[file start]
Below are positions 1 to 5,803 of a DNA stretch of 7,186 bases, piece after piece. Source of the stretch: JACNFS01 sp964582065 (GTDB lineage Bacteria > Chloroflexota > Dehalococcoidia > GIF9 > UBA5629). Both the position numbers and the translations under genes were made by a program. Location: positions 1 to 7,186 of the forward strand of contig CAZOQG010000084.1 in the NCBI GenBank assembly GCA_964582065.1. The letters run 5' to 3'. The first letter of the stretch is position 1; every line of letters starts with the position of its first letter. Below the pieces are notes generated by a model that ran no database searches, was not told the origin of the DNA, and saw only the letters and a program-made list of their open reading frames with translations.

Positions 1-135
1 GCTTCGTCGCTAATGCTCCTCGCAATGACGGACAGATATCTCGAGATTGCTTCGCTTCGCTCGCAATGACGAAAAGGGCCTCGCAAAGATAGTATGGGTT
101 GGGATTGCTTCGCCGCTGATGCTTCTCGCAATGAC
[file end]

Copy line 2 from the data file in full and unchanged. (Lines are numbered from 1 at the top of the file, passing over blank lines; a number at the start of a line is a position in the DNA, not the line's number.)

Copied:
Positions 1-135